* In a letter from Charles Ford, Esq. to Dr. Swift, July 20, 1714, is the following passage: 'I thought you had heard the historiographer's place had been disposed of this fortnight. I know no more of him who has it, than that his name is Maddocks.' $.

There is a passage in a letter from Swift to Pope, Jan. 10, 1721, relative to this office, which at first view seems to contradict what he himself had said about it, as related above. “ I had indeed written some memo rials of the four last years of the queen's reign with some other informations, which I received, as necessary materials to qualify me for doing something in an employment then designed for me; but, as it was at the disposal of a person who had not the smallest share of steadiness or sincerity, I disdained to accept it.

But this apparent contradiction may easily be thus solved. Swift scorned to accept the employment as a favour, from the officer in whose department it was, for the reason he assigns, and would receive it only from her majesty's own appointment, to whom he therefore personally applied by memorial.*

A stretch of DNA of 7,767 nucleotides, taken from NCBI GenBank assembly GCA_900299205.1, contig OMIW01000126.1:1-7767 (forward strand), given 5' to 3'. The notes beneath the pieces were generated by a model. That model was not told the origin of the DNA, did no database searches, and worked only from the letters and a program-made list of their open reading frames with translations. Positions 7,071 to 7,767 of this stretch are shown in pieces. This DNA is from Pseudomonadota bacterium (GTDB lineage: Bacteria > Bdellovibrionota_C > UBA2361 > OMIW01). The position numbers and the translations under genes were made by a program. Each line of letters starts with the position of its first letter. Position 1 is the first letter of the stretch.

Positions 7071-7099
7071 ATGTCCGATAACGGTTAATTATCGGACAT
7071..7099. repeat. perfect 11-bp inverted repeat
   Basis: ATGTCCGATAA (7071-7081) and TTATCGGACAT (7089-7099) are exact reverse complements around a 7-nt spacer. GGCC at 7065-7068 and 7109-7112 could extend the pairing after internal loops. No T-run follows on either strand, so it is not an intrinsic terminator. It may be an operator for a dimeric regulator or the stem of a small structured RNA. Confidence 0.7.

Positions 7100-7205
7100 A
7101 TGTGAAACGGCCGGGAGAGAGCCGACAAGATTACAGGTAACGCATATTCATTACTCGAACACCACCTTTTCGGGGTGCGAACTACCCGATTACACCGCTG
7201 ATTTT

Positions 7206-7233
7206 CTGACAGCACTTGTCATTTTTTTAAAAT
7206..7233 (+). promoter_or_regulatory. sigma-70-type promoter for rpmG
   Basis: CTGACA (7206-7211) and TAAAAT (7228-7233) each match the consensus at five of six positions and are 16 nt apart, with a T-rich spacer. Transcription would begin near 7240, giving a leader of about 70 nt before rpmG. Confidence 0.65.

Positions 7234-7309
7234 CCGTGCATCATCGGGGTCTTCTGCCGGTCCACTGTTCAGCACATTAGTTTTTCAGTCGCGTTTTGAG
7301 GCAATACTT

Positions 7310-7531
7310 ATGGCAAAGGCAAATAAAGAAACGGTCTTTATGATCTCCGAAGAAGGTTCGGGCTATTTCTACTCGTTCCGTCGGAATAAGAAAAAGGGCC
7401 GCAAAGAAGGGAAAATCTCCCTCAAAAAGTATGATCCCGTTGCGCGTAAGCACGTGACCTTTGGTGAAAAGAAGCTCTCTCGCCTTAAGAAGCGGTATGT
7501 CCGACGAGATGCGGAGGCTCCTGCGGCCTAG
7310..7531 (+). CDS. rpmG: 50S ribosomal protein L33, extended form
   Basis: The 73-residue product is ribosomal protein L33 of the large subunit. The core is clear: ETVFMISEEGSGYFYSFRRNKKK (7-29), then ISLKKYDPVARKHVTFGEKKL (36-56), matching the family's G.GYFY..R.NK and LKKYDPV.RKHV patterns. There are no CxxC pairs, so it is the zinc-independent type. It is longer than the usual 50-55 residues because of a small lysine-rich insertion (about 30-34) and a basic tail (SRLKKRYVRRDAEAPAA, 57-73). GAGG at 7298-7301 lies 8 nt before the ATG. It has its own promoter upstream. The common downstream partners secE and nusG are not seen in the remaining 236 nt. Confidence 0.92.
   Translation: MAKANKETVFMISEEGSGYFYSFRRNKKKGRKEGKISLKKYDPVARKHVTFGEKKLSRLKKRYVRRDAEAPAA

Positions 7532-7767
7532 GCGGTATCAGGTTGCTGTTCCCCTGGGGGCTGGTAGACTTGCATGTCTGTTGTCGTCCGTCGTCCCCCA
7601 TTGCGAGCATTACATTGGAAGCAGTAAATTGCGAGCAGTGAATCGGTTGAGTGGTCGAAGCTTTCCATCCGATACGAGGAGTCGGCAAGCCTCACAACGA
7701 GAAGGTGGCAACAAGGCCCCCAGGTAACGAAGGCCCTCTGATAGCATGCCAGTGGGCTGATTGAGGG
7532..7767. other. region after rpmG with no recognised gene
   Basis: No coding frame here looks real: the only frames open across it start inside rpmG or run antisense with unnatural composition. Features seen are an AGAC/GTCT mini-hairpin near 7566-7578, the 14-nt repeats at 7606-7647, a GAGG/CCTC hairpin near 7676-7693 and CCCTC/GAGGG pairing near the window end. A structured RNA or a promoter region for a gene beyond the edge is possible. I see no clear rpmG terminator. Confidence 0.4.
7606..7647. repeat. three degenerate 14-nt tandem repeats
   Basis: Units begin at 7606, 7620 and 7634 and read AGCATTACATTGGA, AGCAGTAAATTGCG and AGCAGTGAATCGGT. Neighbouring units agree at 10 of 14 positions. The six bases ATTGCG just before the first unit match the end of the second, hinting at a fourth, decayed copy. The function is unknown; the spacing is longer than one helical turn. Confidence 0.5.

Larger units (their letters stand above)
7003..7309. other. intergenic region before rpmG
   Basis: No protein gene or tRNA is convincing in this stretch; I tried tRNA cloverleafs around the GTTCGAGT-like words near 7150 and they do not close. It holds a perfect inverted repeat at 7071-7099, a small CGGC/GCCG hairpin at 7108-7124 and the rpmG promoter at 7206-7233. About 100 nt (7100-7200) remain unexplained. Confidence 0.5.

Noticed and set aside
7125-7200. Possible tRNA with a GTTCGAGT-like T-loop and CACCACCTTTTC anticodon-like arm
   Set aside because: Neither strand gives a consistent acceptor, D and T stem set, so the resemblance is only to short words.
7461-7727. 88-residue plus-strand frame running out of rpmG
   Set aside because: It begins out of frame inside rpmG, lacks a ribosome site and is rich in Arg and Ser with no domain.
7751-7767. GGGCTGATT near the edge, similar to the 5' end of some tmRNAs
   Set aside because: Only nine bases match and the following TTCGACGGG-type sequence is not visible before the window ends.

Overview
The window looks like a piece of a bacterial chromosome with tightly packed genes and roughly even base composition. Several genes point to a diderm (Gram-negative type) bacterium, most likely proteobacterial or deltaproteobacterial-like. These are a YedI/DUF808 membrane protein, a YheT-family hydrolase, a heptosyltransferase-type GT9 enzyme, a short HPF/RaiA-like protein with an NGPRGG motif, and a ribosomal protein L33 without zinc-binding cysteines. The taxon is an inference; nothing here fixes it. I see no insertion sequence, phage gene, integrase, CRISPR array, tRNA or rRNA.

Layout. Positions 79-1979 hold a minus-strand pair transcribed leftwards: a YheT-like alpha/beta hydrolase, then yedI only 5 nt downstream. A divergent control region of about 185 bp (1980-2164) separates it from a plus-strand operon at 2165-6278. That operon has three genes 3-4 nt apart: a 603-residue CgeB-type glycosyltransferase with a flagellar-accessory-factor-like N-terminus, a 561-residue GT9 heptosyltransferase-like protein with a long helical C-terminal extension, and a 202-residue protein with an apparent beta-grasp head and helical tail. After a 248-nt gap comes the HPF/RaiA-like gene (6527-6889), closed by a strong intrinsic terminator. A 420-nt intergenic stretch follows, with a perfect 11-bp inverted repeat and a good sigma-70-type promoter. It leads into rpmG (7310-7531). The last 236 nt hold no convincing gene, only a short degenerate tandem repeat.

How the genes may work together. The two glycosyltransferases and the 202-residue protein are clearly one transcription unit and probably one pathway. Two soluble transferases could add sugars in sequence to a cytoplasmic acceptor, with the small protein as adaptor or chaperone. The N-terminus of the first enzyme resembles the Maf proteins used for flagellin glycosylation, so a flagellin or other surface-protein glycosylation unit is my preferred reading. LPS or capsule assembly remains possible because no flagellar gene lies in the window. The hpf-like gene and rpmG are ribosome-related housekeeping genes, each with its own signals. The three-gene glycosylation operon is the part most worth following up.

I shall take leave of this period of Swift's life, by observing that he was thrown into the world at a most fortunate era to gratify the ruling passions of his heart. The chief pleasures of his life seem to have arisen from friendship contracted with men of worth and talents, and the society of persons of wit and genius; and never was there an era in which he could be so amply indulged with regard to both. I know there are numbers who laugh at those who speak with admiration of past times, and lament the degeneracy of the present, as idle declaimers, laudatores temporis acti ; with which the world has con-stantly been furnished in all nations, from age to age; but that in reality all times have been much alike. In order that a fair comparison may be made between the period I have been speaking of, and that which followed, to the present time, I shall here set down a list of the extraordinary men who then flourished together.